Boys will be boys and then they make you cry – round 2

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He did it to me again.  My now 17-year-old nephew has created a Christmas memory that brought me to tears.  Three years ago, several months after we lost my mother, and his Nana, I wrote this post about his wonderful Christmas gesture that reduced me to a puddle once I was safely in the confines of my home.  This year, he managed to pull at my heart-strings once again, forcing me to swallow my raw emotion until I got home.

Our Christmas Eve tradition has not changed.  We all gather at the end of my brother’s driveway to watch Santa Claus cruise through the streets atop the fire truck, we go to the Christmas service at the church and then we all go home to finish up the last-minute wrapping for the big day.  This year was different.  My nephew insisted that we all go back to my brother’s house after church because he wanted to give us his Christmas gifts when we were all together.  Carefully he placed his gifts in the laps of his family and grinned from ear to ear as we tore off the paper to see what lay underneath.

Each of us received a gift that he had given great thought to and created with his own hands.  Attached to a piece of very sentimental barn-board was a piece of metal that he had carved for each of us with our last name and either our year of birth or our year of marriage.  This is my beautiful sign.

The Christmas spirit is alive and well and now resides in the heart of my nephew.  He truly felt the joy of giving.  His face was animated as he watched each of us run our fingers along the names he had carved into our signs.  He was more excited for us to receive our gifts than he was to think about what lay under the tree for him on Christmas morning.  He gets it.  He now knows that the true gift at Christmas is the one  you give and not the one you receive.

I couldn’t bring myself to tell him how much his gift meant until I had been home and had time to process my emotion.  After I shed a few tears, I texted him and told him how much his gift touched my heart.  He is coming over later today to help me put up the sign that I will look at with great pride and emotion for a very long time.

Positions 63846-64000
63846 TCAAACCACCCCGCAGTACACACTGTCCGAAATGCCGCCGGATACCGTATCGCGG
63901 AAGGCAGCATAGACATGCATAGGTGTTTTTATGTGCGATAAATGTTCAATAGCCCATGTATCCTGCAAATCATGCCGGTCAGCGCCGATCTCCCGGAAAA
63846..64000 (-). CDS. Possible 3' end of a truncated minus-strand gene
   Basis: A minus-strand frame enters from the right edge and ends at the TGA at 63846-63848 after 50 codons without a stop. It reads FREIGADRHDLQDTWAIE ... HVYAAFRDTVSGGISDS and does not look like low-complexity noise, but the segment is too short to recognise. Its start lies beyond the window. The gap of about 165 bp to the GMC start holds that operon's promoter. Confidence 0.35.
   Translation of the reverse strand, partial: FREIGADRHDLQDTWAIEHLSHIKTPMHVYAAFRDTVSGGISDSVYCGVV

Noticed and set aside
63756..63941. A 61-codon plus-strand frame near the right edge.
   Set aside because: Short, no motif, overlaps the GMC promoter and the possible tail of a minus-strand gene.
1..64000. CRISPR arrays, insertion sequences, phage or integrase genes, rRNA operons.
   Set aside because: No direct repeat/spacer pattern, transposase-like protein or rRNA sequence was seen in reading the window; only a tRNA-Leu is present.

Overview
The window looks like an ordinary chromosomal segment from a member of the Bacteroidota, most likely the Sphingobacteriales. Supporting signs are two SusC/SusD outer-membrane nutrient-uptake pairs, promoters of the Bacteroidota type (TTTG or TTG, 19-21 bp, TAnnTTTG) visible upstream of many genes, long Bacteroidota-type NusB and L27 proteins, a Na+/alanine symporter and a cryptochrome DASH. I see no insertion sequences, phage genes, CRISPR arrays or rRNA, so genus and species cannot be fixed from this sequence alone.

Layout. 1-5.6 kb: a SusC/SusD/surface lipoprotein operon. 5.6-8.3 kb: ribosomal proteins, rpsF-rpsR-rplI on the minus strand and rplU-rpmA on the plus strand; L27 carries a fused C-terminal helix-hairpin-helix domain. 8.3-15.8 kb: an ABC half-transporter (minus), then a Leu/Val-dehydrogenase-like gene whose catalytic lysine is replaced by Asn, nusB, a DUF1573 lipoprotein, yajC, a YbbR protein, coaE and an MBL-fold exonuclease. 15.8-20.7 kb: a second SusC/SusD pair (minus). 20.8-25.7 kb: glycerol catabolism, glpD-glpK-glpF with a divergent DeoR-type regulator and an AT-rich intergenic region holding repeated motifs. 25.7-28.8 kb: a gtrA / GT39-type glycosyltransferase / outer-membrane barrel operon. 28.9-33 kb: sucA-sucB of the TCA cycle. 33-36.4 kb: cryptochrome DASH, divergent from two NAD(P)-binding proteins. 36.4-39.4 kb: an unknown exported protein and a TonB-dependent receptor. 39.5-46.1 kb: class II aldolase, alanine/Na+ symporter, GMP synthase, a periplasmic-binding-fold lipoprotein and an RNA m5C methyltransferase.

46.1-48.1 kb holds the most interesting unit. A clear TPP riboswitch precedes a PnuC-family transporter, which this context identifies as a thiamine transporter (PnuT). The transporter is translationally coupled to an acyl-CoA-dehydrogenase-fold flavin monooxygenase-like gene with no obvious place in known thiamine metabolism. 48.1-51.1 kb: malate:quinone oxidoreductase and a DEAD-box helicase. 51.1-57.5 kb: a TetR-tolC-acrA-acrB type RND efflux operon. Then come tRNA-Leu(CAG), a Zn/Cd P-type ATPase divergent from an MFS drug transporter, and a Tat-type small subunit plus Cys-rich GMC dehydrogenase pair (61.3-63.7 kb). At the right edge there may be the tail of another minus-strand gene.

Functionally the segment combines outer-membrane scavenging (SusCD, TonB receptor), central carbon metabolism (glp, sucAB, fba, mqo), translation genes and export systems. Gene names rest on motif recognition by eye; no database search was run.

My letter to Santa this year

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Dear Santa,

I hope this letter finds you well and feeling the joy of the season.

I have spent many hours considering what I would like for Christmas this year.  I do believe you will find my name on the nice list so I thought I would save you some time when it came to my gift.

santa's list

I want life experiences for my gift this year.  I want to sit in a room with my family and laugh until we cry because the joke is something only we would understand.  I want my brother and I to share a toast to my parents and take a moment to remember my dad waking us up at 6:00 am by cranking the Beach Boys vinyl album and my mom inevitably leaving a price tag on at least one of our gifts and then finding the last gift sometime in April because she had hidden it so well.

I want to really watch my nephews this year as they tear open their mountain of presents.  It seems like only yesterday they had no real concept of what was happening and now I’m going to blink and they will both be off to University and, soon after that, having Christmases of their own.

I want to embrace the friends I have and let them know how lucky I feel to be able to call them friends.  I want them to know how much they mean to me and how close I hold that friendship to my heart.

I want to take a quiet moment or two during the holidays and reflect on all of the wonderful things that happened to me throughout the course of the year.  And I want the words “I love you” to be a comfortable phrase that gets shared a lot, and not just during the holidays.

I know you are a busy man this time of year so I shall leave it at that.  I will be waving at you on Christmas Eve as we stand at the end of my brother’s driveway and watch you go by on the Fire Truck as I have every year since I was seven years old.